1. Government intervention in private insurance markets is justifiable only where, and to the extent that there is clear failure by those private markets to offer appropriate cover at affordable premiums.
    2. The appropriate mitigation of risk by individuals and governments at all levels is a key objective.
    3. Individuals and businesses should be encouraged to insure themselves where practicable.
  2. The Review will consider the arrangements for the insurance of the assets of Australian individuals, small businesses and governments for damage and loss associated with flood and other natural disasters. In particular, the Review will consider:
    1. The extent of, and reasons for, non-insurance and underinsurance for flood and other natural disasters in Australia.
    2. The ability of private insurance markets to offer adequate and affordable insurance cover for individuals, small businesses and governments for flood and other natural disasters.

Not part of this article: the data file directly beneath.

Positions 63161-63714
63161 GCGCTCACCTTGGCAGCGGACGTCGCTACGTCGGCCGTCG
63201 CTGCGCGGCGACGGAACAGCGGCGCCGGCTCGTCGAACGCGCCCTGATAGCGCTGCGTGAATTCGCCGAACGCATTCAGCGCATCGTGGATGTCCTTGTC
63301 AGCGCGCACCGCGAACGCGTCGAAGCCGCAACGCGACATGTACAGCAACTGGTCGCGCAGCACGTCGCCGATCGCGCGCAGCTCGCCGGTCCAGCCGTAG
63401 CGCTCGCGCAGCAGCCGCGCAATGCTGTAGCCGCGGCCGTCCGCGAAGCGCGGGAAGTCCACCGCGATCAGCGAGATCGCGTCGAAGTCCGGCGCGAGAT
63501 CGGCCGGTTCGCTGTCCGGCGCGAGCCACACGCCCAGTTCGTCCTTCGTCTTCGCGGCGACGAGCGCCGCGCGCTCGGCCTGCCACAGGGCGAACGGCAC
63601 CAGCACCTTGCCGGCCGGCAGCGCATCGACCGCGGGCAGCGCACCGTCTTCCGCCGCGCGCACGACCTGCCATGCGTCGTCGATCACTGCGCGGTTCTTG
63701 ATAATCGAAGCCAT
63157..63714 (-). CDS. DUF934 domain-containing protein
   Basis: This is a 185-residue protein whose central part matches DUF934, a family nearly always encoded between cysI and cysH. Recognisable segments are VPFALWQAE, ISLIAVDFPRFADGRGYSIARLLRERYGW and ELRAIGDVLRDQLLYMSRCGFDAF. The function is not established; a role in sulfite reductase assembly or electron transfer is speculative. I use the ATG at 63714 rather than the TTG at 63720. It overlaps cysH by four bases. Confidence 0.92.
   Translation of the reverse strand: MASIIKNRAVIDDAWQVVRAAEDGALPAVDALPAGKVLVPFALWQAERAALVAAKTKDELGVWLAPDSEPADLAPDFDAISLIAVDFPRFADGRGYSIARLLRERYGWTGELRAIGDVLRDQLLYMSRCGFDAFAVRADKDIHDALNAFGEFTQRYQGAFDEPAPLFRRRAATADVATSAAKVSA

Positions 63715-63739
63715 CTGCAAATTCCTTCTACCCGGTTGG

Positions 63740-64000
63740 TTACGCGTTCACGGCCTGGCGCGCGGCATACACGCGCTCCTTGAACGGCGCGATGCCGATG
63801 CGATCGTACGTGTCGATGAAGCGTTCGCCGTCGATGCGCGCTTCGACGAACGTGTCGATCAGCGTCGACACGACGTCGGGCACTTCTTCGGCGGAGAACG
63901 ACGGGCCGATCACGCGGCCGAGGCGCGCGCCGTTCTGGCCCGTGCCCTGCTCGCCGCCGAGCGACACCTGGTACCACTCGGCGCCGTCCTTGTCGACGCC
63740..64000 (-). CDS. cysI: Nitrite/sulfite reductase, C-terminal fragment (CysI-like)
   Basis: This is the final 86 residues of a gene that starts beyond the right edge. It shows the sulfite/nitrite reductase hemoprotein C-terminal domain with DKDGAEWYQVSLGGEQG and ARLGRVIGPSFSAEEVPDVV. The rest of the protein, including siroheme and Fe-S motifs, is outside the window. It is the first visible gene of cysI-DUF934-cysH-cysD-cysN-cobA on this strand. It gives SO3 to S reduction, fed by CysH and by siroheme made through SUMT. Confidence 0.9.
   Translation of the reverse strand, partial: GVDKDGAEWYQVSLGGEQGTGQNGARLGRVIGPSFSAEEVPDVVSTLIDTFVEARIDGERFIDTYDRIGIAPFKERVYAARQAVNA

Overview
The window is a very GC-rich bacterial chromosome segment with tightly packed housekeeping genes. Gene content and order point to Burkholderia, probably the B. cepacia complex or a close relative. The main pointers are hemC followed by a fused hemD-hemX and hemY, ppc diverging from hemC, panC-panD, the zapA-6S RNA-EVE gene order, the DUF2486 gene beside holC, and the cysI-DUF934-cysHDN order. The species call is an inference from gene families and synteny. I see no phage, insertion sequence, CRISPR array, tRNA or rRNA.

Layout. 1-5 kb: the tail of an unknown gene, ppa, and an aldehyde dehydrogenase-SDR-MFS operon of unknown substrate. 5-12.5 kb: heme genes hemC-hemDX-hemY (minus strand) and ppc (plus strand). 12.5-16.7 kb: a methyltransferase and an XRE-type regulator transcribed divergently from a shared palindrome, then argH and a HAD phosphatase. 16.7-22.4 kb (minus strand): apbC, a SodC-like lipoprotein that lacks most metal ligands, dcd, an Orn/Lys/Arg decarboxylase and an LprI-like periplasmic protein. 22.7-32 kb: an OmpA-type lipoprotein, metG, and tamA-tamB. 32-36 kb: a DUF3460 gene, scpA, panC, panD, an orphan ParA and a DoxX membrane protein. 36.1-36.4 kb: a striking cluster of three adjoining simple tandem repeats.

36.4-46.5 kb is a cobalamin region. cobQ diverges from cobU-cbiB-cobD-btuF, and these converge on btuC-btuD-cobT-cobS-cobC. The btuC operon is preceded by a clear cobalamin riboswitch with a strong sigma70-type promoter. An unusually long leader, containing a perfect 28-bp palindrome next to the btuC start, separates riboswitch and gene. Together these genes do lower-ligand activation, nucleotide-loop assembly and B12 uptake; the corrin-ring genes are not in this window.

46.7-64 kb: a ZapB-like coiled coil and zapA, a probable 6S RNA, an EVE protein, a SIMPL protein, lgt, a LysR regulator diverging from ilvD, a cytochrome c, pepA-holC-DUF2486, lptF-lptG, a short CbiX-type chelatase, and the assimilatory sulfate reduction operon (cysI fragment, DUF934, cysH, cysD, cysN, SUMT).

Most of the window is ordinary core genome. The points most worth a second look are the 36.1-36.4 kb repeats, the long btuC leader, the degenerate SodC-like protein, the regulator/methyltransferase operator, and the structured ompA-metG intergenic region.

3. Factors that may impede the private insurance market in offering such cover.
    4. Measures that could improve the ability of the private insurance market to offer such cover and the take-up of such cover by individuals, small businesses and governments.
    5. The need for any further measures to enhance:
      1. consumer awareness and understanding of the scope and coverage of available insurance products.
      2. claims management, dispute resolution and consumer assistance and advocacy services.
    6. The effect or likely effect of the recent floods and other natural disasters on future insurance premiums in respect of such cover.
    7. Whether there is a case for subsidising insurance premiums for individuals and small businesses in the areas of highest risk facing the highest premiums.
    8. Whether there is a role for the Commonwealth Government in providing disaster insurance or reinsurance to the private sector, through mechanisms such as a national disaster insurance program, and, if so, what are the best options.